HQ Sustainable Maritime (AMEX: HQS)
cultivates tilapia and other marine life using aqua-farms. It then sells these fish as part of health and food products throughout Asia, Europe and North America. While the company trades for just $73 million, it reports net current assets of $92 million, and profits (in the latest fiscal year) of $8 million. But upon further examination of the company's financial statements, the actual value of the company's net current assets and profits comes into question.
In the last fiscal quarter, sales were up over 30% from the year-ago period. Sounds good, right? Until one notices that the "accounts receivable" balance is up almost 140% over this period! This suggests the company has been giving its product to anyone who will take it and counting those transactions as sales (which then flow through to profits) without regard for accepting payment. In fact, from the current numbers, it seems as though it takes a full year
for the company to collect cash after a sale.
No big deal, one might say. So what if the company finances its customers a little bit, it's still a good deal right? It may indeed still be a good investment, but it does introduce new risks which mitigate its appeal. Only after understanding these risks can the investor make an informed decision as to whether to go ahead with this potential investment.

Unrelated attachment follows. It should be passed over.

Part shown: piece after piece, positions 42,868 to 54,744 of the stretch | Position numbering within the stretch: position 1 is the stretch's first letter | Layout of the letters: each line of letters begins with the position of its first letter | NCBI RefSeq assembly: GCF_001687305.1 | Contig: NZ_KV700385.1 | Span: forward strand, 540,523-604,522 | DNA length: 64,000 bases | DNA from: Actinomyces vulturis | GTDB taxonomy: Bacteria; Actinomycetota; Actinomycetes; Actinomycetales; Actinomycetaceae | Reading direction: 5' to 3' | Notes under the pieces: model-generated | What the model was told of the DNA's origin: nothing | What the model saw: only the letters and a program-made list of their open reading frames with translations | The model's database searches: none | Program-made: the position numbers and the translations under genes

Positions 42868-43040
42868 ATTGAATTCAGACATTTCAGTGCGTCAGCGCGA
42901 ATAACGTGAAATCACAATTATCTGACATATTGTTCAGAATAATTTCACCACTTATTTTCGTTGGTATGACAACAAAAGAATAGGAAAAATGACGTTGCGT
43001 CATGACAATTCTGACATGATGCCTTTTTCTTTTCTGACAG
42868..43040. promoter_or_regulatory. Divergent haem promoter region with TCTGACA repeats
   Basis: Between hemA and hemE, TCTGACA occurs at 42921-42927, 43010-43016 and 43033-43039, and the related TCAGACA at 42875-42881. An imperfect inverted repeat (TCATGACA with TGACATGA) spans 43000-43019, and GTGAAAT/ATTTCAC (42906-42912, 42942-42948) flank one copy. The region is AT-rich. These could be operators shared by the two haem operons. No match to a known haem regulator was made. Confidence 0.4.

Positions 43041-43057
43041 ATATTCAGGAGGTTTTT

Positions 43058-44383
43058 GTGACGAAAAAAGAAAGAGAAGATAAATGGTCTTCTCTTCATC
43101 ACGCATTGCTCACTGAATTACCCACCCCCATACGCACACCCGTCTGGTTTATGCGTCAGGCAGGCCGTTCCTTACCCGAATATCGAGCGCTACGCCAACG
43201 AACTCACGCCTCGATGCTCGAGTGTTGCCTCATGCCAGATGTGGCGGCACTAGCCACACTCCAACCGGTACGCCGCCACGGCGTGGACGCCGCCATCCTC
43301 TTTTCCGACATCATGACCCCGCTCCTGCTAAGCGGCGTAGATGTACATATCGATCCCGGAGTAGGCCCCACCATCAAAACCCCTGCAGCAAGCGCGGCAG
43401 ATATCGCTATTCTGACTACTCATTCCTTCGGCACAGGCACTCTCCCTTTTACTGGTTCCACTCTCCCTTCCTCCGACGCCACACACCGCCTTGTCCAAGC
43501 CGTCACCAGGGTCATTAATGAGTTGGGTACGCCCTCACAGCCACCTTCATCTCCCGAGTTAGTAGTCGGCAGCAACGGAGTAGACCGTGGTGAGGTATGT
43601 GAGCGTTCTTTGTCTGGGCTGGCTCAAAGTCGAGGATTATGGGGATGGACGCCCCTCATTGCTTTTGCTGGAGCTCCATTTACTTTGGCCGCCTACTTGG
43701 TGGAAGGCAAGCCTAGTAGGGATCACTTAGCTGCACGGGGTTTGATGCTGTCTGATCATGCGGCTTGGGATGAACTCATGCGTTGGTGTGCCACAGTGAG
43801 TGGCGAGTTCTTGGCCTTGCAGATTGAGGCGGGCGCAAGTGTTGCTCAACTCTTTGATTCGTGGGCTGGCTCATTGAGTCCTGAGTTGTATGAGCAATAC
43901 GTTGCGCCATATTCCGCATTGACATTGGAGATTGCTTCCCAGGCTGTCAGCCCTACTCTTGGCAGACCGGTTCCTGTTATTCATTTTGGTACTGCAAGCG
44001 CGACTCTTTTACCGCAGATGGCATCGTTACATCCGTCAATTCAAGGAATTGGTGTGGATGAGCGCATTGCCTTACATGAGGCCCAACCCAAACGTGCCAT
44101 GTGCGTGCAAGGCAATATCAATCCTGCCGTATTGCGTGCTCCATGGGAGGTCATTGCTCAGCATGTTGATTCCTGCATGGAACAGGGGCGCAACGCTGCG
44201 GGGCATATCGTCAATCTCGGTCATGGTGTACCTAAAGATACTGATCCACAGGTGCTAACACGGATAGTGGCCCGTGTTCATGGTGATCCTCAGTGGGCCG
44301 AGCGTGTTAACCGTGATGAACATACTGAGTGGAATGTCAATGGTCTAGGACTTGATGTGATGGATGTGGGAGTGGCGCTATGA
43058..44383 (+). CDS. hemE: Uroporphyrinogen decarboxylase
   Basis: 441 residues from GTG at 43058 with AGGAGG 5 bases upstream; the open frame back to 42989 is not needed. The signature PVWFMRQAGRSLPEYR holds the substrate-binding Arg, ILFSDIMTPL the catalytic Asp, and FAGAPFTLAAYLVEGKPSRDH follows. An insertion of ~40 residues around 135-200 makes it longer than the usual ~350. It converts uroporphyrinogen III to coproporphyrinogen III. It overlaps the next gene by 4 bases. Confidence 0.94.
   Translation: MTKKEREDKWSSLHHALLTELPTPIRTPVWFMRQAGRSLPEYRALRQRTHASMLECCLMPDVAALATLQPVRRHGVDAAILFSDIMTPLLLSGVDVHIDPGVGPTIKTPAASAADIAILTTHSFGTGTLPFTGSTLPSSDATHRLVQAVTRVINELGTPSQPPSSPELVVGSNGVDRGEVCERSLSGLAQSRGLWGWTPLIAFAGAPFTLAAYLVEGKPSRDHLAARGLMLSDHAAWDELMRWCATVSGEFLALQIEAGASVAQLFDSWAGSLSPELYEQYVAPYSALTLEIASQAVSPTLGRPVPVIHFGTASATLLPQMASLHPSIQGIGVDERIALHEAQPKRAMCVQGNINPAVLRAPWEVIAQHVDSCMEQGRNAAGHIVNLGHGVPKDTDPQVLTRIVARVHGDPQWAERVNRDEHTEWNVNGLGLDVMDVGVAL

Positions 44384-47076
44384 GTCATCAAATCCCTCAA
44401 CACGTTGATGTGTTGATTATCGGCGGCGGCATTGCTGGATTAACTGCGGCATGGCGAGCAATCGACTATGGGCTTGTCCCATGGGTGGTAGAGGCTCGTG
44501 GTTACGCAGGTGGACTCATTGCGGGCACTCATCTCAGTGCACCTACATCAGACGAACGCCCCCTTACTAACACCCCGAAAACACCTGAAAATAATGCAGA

From an asset point of view, this situation increases the loss to the company should one or more of its customers default. There is some concentration of customers for this company (the top 5 customers account for 37.5% of sales), so without knowing more about the finances of these customers, there is a potential risk here. Receivables represent much more than half of the company's net current assets, so if the investor thinks he is buying assets, he should know there is some larger than normal downside risk attached to them.
From an earnings point of view, the high receivables suggest sales levels aren't actually elevated from year-ago levels. The company is potentially telling customers to take delivery on the product now (to be counted as a sale for the company) without having to pay any time soon. As such, customers are willing to take large deliveries, which pumps up the company's sales and profits without any real basis. Had the company's credit policy been the same as it was last year, the company might even be operating in the red for all we know!
A cursory look at a company's financials can tell an investor whether a company holds promise as a potential value investment. However, the analysis cannot end there. Further scrutiny should be applied to determine if the company's numbers may be overstated. In so doing, the investor can make the investment decision armed with a full knowledge of the risks a company is facing.